MOVIE REVIEWS: GEORGE A. ROMERO'S DIARY OF THE DEAD
Zombies in tow, George A. Romero returns to the screen with Diary of the Dead, with a plot and hand-held-camera technique that several critics note are much like Cloverfield. The difference, says Manohla Dargis in the New York Times, is that Romero's film is "a lot cheaper-looking, generally smarter-sounding and a whole lot funnier." Michael Phillips in the Chicago Tribune also observes that while the shaky "syndrome kept Cloverfield on the run," Romero's film is "more provocatively handled ... and is funny and sad and rather sweet as zombie pictures go." But Liam Lacey in the Toronto Globe & Mail isn't buying it. "Cloverfield is slick, immersive and gone in 88 minutes," he writes. "Romero's indie film is shambling, rough-edged and challenging in ways that go beyond audiences' tolerance for shaky cameras." Likewise Roger Moore writes in the Orlando Sentinel: "Where Cloverfield felt 'real,' with its amateur camera work and unedited, un-narrated narrative of a monster attack on New York, Diary is a slapdash, dully narrated, badly acted attempt at capturing that same look of 'found video.'" And Ty Burr sums up in the Boston Globe: "The movie plays like Cloverfield for grad students." Clearly critics are deeply divided over this latest Romero film, his fifth. While Peter Howell in the Toronto Star calls it "one of the best of the bunch," Carina Chocano in the Los Angeles Times describes it as Romero's "least successful vision of the zombie apocalypse."
TOSHIBA TO THROW IN THE TOWEL?
Trade publications and tech websites began spreading the word Thursday that Toshiba was about to throw in the towel in the fight between its HD DVD high-definition home-video system and Sony's Blu-ray system. The Hollywood Reporter said that an announcement from Toshiba could come "in a matter of weeks." Officially, Toshiba spokeswoman Jodi Sally repeated the company's standard response to such reports, saying that it continues "to believe HD DVD is the best format for consumers, given the value and consistent quality inherent in our player offerings." However, she seemed to acknowledge that the company might be reassessing its position based on "market developments in the past month."
GREAT DEBATERS WINS TOP IMAGE AWARD
The Great Debaters, directed by and starring Denzel Washington, has received the NAACP's 2007 Image award as best film of 2007. Washington, along with costars Jurnee Smollett and Forest Whitaker, also received acting awards for the film. In television categories, Grey's Anatomy won for best drama series, while Tyler Perry's House of Payne won for comedy series.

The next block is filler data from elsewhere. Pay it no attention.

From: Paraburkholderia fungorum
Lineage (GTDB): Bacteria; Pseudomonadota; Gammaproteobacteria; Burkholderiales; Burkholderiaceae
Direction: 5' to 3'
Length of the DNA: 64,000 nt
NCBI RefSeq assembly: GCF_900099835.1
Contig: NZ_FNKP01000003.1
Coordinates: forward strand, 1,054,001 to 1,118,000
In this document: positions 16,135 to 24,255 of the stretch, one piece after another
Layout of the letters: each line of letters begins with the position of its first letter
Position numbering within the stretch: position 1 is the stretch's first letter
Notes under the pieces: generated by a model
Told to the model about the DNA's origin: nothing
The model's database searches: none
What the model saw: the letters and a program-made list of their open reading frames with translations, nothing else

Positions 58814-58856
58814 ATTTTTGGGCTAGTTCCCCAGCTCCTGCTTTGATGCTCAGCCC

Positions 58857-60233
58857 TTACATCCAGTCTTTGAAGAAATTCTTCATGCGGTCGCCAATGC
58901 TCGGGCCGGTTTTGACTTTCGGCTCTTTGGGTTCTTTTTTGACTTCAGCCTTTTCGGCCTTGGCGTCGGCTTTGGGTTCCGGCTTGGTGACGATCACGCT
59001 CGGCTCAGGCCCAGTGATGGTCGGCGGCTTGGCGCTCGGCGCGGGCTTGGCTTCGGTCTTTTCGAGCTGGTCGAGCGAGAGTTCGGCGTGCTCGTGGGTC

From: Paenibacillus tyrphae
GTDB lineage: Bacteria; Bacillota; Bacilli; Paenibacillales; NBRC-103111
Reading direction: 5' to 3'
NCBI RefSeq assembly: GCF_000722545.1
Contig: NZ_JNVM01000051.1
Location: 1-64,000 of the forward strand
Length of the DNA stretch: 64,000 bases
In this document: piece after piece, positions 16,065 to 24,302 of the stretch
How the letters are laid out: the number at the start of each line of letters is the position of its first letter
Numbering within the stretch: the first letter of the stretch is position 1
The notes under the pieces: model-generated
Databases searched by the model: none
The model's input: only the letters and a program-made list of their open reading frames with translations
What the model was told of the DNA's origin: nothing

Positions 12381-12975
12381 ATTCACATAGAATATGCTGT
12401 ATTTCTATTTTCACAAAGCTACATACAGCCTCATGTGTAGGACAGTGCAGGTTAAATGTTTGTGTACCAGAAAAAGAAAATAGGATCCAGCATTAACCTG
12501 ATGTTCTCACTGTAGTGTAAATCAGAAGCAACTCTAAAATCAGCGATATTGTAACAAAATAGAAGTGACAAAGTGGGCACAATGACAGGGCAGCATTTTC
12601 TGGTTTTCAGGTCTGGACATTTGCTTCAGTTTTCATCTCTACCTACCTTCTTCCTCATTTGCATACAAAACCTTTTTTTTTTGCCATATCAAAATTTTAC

FILMS ABOUT GAY MUSLIMS SHINE AT BERLINALE
Iranian President Mahmoud Ahmadinejad may have insisted during his visit to the U.S. last year that "in Iran, we don't have homosexuals, like in your country," but a documentary, Be Like Others from director Tanaz Eshaghian, dealing with the social pressures faced by homosexuals in Iran, won the jury prize at the Berlinale's Teddy Queer Film Awards Thursday. Olaf de Fleur's The Amazing Truth About Queen Raquela won the best feature Teddy. Also screening at the festival is Egyptian Parvez Sharma's A Jihad for Love, which, the director has said, seeks to call attention to the plight of gay Muslims while at the same time "defending the faith."
AT 82, POLISH GREAT WAJDA TURNS TO "CONTEMPORARY" ISSUES
Legendary Polish film director Andrzej Wajda, who has chronicled his country's turbulent history in numerous features, including his current film Katyn, about the slaughter of Polish military officers by Soviet troops at the beginning of World War II, says he now wants to explore contemporary issues. Wajda, who turns 82 on March 2, told a news conference at the Berlin Film Festival that he has made his last film about Poland's misery at the hands of Germany and Russia. "I do not wish to return to this subject anymore. I'm an old man now," he said. "Having made this film (Katyn), I would now like to conclude that chapter of my life." He indicated that he is looking to make a film about the exodus of young Poles from the country and the difficulties they face adjusting to life abroad. Asked about Katyn being used as a substitute at the opening of the Bangkok Film Festival last year after the controversial French film Persepolis was yanked because of protests from the Iranian government, Wajda indicated that he had no qualms about replacing it. "That was quite normal for me," he said, "For 50 years, I lived in a country, after all, which had censorship ... and I had to accept the fact that a lot of [my films] could not be screened at festivals."
SHANGHAI MAY YET FILM IN SHANGHAI
Chinese officials have denied reports that they have barred the movie Shanghai, being produced by Mike Medavoy for the Weinstein Co., from being filmed in their country. Rather, they said, they had simply requested changes to the script and had asked that the producers resubmit their filming application. They did not indicate what sort of changes they wanted implemented, although it has been reported that the script has scenes in which characters smoke opium. Producer Mike Medavoy, who was born in Shanghai, told the Associated Press that he's still hopeful the Chinese will approve his application. "I hope everybody rethinks it," he said.